Many in America see suspended JetBlue flight attendant Steven Slater as a hero for every person who has ever smiled through insults or apologized for a mistake they had nothing to do with in the name of customer service.

But some San Franciscans say that Slater’s expletive-laced announcement and subsequent exit via inflatable slide – with a frosty beer in tow – may have been a bit of overkill.

“I know the frustration builds up,” said Raechelle Velarde, a law clerk in San Francisco who has retail customer service experience.

“Although I find what he did humorous, I think it was out of line because it put people’s safety at risk. That’s where I draw the line,” she said. “It was ballsy though.”

Slater, 38, garnered small celebrity status from his actions on Flight 1052 Monday after it landed in New York City from Pittsburgh. Slater was allegedly trying to stop a passenger from getting her bag out of the overhead bin before the plane had stopped.

The woman began calling him names, eventually hitting Slater forcefully in the head with the bag and not apologizing. Slater allegedly had a few choice words for the passenger before making a curse-laden declaration of his resignation over the public announcement system.

He then grabbed a beer from the galley, deployed the $25,000 inflatable evacuation slide, gracefully slid to the ground and went home. Police arrested him that night at his home in Queens, New York.

Slater made $2,500 bail through an unknown source and was released on Tuesday night. He faces charges of trespassing, criminal mischief, and reckless endangerment that could land him in jail for seven years if he is convicted.

Slater’s deviant slide has inspired the creation of at least seven fan pages on Facebook and a multitude of T-shirts encouraging people to “Quit With Style,” among other sentiments.

The scenario’s cultural effect even extended to San Francisco pub Edinburgh Castle’s popular Tuesday night trivia contest this week, according to local resident Nick Baker.

He said about four groups chose to name their team after the phenomenon, pitting “JetBlue In The Face” against Baker’s team “That Motherf***ing Flight Attendant Is My Motherf***ing Hero,” who came in fourth place.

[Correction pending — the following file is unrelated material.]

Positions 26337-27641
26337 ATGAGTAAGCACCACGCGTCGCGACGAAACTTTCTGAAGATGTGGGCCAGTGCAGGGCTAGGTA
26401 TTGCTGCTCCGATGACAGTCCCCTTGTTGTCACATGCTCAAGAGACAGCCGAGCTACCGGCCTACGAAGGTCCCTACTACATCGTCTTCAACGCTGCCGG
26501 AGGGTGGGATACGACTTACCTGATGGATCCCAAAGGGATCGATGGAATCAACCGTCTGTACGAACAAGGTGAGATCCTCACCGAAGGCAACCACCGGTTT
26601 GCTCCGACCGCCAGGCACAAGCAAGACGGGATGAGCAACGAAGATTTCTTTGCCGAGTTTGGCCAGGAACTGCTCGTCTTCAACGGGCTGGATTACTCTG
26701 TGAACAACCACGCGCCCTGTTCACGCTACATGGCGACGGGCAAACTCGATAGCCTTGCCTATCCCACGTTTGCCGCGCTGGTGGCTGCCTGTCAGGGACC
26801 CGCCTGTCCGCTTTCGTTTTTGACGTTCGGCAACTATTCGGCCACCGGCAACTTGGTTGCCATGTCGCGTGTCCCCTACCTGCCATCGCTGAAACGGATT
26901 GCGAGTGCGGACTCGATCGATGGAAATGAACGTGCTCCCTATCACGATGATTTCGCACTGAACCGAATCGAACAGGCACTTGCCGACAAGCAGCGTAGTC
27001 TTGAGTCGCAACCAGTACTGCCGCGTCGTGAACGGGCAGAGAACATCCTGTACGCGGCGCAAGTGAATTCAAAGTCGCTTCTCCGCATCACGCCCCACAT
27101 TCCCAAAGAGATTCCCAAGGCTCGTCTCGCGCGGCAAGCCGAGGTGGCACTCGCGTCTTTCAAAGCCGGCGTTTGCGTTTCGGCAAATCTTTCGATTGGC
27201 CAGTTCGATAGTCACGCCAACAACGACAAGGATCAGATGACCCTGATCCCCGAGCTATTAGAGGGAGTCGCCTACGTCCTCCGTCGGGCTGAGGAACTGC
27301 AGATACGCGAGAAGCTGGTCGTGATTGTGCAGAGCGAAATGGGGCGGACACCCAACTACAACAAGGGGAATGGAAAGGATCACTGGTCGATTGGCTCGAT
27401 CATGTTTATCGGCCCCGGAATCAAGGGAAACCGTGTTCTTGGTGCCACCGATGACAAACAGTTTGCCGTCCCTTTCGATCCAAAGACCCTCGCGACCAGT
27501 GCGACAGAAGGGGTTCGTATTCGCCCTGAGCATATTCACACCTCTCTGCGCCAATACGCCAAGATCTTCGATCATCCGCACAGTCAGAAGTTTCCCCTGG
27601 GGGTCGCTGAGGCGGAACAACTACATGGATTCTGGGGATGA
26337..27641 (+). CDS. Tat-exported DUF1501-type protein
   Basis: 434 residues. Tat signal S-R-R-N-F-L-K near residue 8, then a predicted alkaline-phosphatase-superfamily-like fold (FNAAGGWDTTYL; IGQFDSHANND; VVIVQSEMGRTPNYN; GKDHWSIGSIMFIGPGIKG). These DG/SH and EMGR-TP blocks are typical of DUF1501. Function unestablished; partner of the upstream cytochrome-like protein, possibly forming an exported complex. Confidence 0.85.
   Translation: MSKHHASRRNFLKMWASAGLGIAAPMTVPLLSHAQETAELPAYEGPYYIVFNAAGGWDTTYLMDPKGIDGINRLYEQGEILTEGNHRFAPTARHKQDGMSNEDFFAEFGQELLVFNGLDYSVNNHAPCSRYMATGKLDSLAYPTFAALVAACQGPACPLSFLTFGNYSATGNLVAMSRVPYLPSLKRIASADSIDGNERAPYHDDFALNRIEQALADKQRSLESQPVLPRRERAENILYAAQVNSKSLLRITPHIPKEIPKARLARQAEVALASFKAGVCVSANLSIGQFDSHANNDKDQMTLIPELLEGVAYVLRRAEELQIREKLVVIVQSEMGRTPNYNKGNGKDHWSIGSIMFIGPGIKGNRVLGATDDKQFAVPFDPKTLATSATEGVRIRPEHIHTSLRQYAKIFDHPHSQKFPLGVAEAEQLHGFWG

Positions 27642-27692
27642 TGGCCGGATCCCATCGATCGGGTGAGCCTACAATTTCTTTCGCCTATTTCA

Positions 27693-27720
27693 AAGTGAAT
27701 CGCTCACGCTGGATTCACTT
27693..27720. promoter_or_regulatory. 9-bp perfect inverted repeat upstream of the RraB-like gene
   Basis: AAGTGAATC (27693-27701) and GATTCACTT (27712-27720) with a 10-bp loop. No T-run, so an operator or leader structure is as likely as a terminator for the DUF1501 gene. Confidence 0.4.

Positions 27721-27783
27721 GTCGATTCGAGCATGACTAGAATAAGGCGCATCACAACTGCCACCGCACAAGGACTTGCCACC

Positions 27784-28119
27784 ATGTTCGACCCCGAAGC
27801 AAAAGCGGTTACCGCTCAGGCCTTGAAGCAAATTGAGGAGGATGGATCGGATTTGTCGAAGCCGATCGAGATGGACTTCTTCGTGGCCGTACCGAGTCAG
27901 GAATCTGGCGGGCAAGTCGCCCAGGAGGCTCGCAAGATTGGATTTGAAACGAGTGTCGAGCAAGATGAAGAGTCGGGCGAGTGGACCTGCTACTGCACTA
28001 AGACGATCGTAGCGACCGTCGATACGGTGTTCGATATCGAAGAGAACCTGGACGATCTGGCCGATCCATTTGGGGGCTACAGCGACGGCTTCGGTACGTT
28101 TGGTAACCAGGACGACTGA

Though most agree Slater’s is an amusing story, many pointed out it seemed like a bid for notoriety, or perhaps the seed for a reality television show or movie deal. Many workers who provide customer service daily also noted that if they can keep their cool, Slater should have tried to as well.

“That’s the difference between letting your emotions take over. There have been plenty of times where I’ve wanted to do that,” said a fine-dining San Francisco waiter who asked not to be identified. “People will probably just look at him like he’s an idiot.”

But Orestes Jimenez, an employee in a high-volume Starbucks on Market Street, said he loves Slater’s story and understands how the attendant could have been pushed to the breaking point.

“Flight attendants… must have to put up with some serious shenanigans,” he said.

“People don’t realize that the stuff they tell you to do is for your own safety.”

Jimenez’s Starbucks co-worker, Bryce Craycroft, said he has “a pretty good threshold” for customer rudeness. Though he admired Slater’s nerve, Craycroft said that when he feels overwhelmed, he chooses to simply walk away or call a manager.

“I think it was really unprofessional, but it’s everybody’s dream to go out with a bang like that,” he said. “We don’t have the opportunity to slide down a slide here, though.”

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